Periodontitis is a serious infection of the gums (gingivitis) that causes damage to the soft tissues and bones that support your teeth. An estimated 47.2 percent of adults in America have severe, moderate or mild periodontitis, according to a 2009 and 2010 study that researched the prevalence of periodontitis in adults in the United States. In addition to a plethora of uncomfortable symptoms such as swollen gums, pain or tenderness of the gums and pus formation between the gums and teeth, many serious complications can occur. Here’s a look at some dangerous complications your periodontist may point out to you. 1. Tooth Loss Gingivitis is a mild form of gum disease that can generally be reversed with regular brushing and flossing. Untreated gingivitis can advance to periodontitis, which can lead to tooth loss. As periodontitis progresses, the supporting structures of the teeth including bone and tissue are destroyed. This causes the teeth to gradually loosen and fall out. 2. Respiratory Problems Periodontitis has been linked to respiratory disease and may worsen certain conditions such as chronic obstructive pulmonary disease (CORD), according to the Journal of Indian Society of Periodontology. The oral bacterium that causes periodontitis can enter the lower respiratory tract and colonize in the lungs, causing respiratory problems like pneumonia and exacerbate conditions like CORD. 3. Coronary Artery Disease Coronary artery disease develops when fatty proteins and plaque accumulates on the walls of the arteries. Over time, the arteries begin to narrow causing a constriction in blood flow. As oxygen is restricted from traveling to the heart, symptoms such as chest pain, shortness of breath and even heart attack can occur. Periodontitis has been proven to exacerbate heart problems when oral bacteria enter the bloodstream and attach to fatty plaques in the coronary arteries, which can lead to clot formations. 4. Stroke Research has linked periodontitis to an increased risk of stroke. According to the American Academy of Periodontology, one study found people with acute cerebrovascular ischemia were more likely to be suffering from an oral infection in comparison to those in study’s control group. Stroke occurs when there is an interruption in the blood supply to the brain. When bacteria strains from an oral infection attach to carotid arteries, a stroke can occur. 5. Rheumatoid Arthritis Rheumatoid arthritis is a chronic inflammatory disease that causes inflammation, stiffness and pain in the joints. When someone has both gum disease and rheumatoid arthritis, they have a higher count of anti-citrullinated protein antibodies (ACPAs), which can exacerbate both conditions. Periodontitis also causes chronic inflammation in the mouth, which can in turn trigger chronic inflammation in other parts of the body, such as the joints. 6. Pregnancy Issues Women with periodontitis are at a higher risk for developing premature labor and low-birth-weight infants, according to the Journal of Natural Science, Biology and Medicine. Pregnant women have higher levels of the hormones progesterone and estrogen. This rise in hormones can cause the gums to react in a different way to the bacteria found in oral plaque. The body reacts by producing extra prostaglandins, fatty acids that can cause a baby to be born too small or too early. 7. Asthma Asthma is a chronic condition that can affect the lungs and airways that lead to the lungs. People with asthma often experience...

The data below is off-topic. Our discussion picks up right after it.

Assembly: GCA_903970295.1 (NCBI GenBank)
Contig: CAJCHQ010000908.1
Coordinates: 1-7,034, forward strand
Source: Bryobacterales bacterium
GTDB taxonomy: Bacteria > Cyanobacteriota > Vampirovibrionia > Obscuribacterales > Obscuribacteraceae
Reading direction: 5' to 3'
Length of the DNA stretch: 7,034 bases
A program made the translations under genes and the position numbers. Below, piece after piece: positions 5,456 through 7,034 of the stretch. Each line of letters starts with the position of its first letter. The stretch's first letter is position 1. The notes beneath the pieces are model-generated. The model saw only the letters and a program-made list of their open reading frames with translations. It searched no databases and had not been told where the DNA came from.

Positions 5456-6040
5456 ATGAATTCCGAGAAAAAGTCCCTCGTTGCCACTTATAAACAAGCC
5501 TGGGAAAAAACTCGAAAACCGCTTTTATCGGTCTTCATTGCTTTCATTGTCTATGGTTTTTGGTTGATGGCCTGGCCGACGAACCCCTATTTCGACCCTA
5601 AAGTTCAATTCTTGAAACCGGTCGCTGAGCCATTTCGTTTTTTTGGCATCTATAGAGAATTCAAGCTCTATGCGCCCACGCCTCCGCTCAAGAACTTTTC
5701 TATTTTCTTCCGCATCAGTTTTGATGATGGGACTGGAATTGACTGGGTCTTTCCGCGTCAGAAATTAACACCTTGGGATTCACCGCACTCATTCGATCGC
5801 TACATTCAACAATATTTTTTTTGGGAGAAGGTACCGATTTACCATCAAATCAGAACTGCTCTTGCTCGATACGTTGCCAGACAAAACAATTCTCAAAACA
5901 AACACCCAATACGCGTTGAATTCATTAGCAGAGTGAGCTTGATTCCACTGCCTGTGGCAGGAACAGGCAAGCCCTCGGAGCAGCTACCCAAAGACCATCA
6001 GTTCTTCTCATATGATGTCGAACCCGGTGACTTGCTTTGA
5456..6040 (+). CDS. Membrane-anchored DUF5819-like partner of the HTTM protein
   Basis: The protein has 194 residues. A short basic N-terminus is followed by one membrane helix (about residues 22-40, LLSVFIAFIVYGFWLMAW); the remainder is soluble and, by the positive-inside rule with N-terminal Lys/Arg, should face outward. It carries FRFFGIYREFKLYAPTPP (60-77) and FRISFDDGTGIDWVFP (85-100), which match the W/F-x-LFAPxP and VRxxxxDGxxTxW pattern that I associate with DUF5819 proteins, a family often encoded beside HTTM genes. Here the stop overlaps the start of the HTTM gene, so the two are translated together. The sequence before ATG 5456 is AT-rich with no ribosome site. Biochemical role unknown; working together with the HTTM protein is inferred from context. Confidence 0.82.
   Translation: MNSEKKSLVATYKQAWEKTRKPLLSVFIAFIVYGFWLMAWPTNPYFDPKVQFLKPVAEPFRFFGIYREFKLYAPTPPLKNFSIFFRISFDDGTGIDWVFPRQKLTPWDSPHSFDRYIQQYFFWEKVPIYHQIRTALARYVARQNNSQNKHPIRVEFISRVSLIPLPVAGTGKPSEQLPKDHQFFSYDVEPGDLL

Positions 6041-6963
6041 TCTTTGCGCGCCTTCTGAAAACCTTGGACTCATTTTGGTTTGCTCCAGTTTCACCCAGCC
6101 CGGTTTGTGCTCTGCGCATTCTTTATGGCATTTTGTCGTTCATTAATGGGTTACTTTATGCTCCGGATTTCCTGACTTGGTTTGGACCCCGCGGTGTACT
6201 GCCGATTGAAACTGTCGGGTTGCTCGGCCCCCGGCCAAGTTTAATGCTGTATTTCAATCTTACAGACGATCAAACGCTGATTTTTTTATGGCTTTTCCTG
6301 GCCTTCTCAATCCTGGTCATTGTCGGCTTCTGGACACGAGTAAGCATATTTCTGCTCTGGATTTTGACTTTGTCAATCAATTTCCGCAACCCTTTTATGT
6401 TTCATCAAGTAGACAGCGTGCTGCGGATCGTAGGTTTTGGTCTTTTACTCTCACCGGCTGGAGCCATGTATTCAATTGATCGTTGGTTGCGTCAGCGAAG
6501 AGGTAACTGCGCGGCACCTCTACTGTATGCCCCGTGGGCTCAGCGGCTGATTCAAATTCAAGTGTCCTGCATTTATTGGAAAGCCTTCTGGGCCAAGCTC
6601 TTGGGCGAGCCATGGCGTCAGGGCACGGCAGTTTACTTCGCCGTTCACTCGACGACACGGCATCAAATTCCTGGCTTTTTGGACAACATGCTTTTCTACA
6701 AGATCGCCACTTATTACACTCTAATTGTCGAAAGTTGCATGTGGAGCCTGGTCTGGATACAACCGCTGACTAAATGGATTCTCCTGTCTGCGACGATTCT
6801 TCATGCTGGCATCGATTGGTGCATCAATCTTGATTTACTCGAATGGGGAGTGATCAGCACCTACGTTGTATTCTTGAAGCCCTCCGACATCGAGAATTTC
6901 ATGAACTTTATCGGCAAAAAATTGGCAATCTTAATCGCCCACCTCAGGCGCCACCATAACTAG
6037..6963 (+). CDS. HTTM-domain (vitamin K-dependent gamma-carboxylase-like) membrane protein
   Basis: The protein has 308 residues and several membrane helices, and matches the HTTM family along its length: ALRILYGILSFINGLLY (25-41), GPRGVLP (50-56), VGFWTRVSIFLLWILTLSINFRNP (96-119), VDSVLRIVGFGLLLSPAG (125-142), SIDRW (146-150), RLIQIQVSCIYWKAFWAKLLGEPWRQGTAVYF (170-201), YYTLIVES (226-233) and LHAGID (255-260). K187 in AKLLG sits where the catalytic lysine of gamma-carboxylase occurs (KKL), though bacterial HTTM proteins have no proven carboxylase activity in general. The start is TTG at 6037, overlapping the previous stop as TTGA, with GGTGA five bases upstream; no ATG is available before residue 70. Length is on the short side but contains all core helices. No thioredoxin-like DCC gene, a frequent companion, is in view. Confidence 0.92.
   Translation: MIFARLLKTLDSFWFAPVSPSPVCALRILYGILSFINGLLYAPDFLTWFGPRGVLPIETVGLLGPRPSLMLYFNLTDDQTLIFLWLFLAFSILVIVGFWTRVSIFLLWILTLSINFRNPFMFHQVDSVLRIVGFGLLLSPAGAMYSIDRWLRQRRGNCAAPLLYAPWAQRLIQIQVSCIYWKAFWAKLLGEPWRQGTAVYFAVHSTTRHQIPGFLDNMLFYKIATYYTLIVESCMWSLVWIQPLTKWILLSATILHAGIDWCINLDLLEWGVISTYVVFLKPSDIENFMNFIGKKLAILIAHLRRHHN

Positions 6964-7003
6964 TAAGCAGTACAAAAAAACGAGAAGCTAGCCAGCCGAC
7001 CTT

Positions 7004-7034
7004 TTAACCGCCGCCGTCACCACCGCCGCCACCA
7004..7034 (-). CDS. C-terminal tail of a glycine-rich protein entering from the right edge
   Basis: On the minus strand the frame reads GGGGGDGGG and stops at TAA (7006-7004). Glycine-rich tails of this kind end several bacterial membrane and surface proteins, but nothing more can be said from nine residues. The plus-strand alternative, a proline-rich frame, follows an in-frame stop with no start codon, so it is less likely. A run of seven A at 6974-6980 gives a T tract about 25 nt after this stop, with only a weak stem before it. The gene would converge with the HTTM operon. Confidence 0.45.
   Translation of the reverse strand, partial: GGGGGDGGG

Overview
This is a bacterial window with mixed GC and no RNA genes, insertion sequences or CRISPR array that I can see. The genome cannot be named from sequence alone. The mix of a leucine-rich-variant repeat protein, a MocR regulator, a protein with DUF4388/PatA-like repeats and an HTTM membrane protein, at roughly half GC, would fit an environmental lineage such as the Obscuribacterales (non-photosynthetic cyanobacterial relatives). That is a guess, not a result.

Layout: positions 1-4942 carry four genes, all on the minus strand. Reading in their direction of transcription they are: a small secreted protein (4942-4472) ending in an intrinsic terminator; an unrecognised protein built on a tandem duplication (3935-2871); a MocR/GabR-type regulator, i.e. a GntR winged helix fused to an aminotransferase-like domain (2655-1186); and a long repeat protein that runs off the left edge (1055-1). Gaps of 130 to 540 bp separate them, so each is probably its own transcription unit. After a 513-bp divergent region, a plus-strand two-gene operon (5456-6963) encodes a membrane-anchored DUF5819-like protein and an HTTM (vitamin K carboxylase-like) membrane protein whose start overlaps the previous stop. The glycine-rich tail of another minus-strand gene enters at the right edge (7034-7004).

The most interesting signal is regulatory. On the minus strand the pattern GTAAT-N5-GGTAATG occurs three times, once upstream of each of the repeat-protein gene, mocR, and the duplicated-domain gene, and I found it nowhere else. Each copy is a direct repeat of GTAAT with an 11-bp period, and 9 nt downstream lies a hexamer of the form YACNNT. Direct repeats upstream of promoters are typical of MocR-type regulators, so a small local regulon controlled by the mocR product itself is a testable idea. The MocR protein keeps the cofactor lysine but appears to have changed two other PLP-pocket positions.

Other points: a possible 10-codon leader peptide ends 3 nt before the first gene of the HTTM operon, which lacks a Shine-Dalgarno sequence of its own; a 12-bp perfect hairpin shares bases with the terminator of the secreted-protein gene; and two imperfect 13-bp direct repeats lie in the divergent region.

read more